Obviously, when one rectangle chomps away a part of another, typically it can no longer be represented as just one rectangle. The illustration shows these different cases. The solution described here represents the difference as a sum of multiple rectangles. It does not try to represent it in as few rectangles as possible, because there are multiple ways to do that and no objective way to pick one.
This example is about Flask-Admin, which is a library that adds a smart automatic CRUD panel according to your data models (typically SQLAlchemy models).
If you have a simple website or want to separate your normal user authentication system from the admin login, or just want a quick temporary solution for securing your admin panel, here is how you can do it using simple HTTP authentication:
If you are the sole user of your computer, you may want to just enable autologin without asking for password. But most often this is not an option. So when you turn on your computer, you wait for the login screen to appear, then enter the password, then wait for the auto-start programs to complete loading (or cope with the slowness).
Instead, you can have your system automatically log into your account and let the startup process take place, but also lock the screen, so the password still needs to be entered. The difference is, you can turn on your computer, then walk away somewhere, and be sure that it's 100% ready for work when you come back. Even without walking away, the time you take to enter your password is used for startup, so it's still quicker.
I realize that suspending may be an even better solution, but it's not always an option.
Let's say we got some bytestring through a socket, but it was cut off in the middle of a UTF-8 character.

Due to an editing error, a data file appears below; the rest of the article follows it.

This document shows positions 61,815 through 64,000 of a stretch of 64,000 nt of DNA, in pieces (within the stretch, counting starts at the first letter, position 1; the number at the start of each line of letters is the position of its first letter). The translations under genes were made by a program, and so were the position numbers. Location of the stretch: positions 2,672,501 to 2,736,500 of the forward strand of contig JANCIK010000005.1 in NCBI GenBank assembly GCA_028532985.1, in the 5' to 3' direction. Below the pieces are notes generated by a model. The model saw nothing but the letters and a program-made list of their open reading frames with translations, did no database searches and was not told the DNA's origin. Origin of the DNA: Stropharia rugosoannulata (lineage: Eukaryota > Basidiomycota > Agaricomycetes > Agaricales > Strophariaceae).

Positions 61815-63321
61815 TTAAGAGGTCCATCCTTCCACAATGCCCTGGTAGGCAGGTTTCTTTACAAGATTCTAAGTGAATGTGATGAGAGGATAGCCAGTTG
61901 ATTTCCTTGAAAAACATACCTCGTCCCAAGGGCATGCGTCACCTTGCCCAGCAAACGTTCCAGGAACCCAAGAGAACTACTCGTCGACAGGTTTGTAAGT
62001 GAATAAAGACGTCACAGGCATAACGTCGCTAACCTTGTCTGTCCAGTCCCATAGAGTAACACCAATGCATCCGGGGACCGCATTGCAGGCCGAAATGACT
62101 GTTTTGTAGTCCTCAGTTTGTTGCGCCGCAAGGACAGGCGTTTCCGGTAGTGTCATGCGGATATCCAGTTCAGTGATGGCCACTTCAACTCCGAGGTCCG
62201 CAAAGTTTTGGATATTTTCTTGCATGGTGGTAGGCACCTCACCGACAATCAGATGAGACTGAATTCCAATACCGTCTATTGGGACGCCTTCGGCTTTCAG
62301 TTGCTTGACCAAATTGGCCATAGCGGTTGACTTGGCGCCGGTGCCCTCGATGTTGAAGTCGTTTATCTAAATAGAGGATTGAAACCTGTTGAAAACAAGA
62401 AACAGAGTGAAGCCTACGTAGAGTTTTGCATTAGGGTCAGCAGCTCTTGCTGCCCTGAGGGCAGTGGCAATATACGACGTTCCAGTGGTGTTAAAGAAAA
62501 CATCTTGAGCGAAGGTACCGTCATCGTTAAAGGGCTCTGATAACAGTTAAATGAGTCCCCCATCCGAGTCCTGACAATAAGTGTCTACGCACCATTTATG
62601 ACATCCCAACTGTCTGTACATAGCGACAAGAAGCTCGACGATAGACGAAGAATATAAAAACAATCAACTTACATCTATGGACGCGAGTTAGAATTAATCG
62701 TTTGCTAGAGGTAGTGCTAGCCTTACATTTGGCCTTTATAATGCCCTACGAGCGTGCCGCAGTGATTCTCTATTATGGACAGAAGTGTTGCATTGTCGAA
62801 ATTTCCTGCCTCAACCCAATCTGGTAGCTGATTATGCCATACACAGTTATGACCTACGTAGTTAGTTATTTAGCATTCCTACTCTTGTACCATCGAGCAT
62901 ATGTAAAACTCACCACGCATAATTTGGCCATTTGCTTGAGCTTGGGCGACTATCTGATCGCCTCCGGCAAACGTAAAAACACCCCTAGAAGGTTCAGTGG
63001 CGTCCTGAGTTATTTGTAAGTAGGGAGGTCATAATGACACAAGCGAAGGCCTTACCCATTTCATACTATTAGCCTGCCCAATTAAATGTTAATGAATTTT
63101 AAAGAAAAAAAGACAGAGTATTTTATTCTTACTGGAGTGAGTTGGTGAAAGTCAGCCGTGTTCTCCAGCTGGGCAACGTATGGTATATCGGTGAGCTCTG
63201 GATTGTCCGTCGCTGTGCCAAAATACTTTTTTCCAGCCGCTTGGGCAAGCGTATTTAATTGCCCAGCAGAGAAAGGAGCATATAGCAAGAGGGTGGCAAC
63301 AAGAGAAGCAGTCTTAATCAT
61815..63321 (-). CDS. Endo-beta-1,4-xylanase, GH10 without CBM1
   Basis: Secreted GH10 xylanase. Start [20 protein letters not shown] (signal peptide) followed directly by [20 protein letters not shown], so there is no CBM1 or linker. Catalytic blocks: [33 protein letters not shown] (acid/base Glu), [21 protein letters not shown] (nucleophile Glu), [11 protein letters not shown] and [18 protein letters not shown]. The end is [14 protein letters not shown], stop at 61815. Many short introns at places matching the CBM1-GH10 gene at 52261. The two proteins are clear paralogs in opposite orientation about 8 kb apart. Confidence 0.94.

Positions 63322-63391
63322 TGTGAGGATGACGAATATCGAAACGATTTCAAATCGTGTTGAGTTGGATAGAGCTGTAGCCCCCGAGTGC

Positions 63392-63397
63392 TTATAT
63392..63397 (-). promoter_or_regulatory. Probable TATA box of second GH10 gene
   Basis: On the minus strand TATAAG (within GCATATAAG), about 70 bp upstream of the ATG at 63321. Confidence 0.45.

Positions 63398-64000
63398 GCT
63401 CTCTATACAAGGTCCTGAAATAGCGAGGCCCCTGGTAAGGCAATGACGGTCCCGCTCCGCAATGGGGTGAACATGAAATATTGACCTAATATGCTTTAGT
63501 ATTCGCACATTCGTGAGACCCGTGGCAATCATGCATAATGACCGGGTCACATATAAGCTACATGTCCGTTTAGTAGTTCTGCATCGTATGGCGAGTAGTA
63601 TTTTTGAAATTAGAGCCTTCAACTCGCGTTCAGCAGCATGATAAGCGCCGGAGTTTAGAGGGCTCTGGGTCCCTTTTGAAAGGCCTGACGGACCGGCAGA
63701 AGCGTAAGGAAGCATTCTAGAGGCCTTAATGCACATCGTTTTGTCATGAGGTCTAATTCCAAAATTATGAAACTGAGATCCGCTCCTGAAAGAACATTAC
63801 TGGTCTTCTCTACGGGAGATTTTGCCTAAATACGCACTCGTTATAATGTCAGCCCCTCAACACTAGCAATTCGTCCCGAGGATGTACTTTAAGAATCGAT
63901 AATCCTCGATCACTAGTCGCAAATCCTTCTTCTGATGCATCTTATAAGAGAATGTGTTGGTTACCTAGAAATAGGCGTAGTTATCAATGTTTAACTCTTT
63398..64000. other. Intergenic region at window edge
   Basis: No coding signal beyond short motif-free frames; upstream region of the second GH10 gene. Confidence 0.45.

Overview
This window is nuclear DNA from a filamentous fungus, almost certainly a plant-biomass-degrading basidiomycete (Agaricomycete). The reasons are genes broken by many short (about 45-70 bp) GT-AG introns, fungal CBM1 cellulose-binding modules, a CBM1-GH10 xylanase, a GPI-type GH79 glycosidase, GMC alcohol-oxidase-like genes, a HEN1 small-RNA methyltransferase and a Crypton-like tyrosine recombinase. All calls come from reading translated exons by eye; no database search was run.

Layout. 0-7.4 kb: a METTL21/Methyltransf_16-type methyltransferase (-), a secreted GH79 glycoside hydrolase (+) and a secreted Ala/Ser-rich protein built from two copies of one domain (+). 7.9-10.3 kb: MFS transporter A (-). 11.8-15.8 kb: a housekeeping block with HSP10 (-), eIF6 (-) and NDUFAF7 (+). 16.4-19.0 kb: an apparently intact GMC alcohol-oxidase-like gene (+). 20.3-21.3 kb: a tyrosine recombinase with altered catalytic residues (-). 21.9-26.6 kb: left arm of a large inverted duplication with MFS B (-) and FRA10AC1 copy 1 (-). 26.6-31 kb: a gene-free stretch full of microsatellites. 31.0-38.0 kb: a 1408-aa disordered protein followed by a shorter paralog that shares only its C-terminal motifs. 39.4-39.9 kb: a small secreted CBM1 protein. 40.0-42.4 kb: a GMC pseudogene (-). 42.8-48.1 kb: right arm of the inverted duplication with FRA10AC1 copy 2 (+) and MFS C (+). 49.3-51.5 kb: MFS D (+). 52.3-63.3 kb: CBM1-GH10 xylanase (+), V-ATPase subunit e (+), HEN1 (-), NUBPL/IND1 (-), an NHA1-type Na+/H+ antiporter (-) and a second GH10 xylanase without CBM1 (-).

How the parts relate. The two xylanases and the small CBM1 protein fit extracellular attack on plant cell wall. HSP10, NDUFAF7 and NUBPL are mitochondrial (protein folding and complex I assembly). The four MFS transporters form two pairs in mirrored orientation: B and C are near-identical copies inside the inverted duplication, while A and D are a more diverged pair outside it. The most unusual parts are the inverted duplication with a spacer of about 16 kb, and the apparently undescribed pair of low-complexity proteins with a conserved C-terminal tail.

We can simulate this:
bs="приклад".encode('utf-8')[:-1]# last byte was lostprint(bs)#< b'\xd0\xbf\xd1\x80\xd0\xb8\xd0\xba\xd0\xbb\xd0\xb0\xd0'
bs.decode('utf-8')# UnicodeDecodeError: 'utf-8' codec can't decode byte 0xd0 in position 12: unexpected end of data
So, is this string completely undecodable? Can't we just get "прикла"?
Don't worry, I have a solution. Works with 3.x and 2.7!
importstrutils,algorithm,futurevarnames="Brian Chris Pamela Michael Tammy Michelle Roy Timothy".split()# Find shortest and longest nameblock:proc `<`(a,b:string):bool=a.len<b.lenechomin(names)," and ",max(names) #< Roy and Michelle
# Sort names by lengthnames.sort((a,b)=>cmp(a.len,b.len))echonames#< @[Roy, Brian, Chris, Tammy, Pamela, Michael, Timothy, Michelle]
Let's say you have a function that returns a seq of N bytes, such as this one.
proc urandom*(size:Natural):seq[uint8]## Returns a ``seq`` of random integers ``0 <= n < 256`` provided by## the operating system's cryptographic source## ## POSIX: Reads and returns `size` bytes from the file ``/dev/urandom``.
It's a useful function, and all is well. But what if you want to give the result of urandom(32) to a function that takes an array of 32 bytes? Converting a seq to an array of fixed size is surprisingly complicated and dirty (but I may be missing something).
Long story short, you can use static[T] to provide an alternative generic function that returns arrays of fixed size.
C compilers, like GCC, provide various "builtin" compiler-specific extensions (functions). Sure, using them may be looked down upon, but sometimes they can give you access to hardware-optimized operations that significantly boost performance. You can always provide a slower fallback.
Let's take as an example the operation "find how many bytes a number would take up". I needed this to implement a function that returns a random number in a specific range, using an entropy source that just gives bytes, such as /dev/urandom.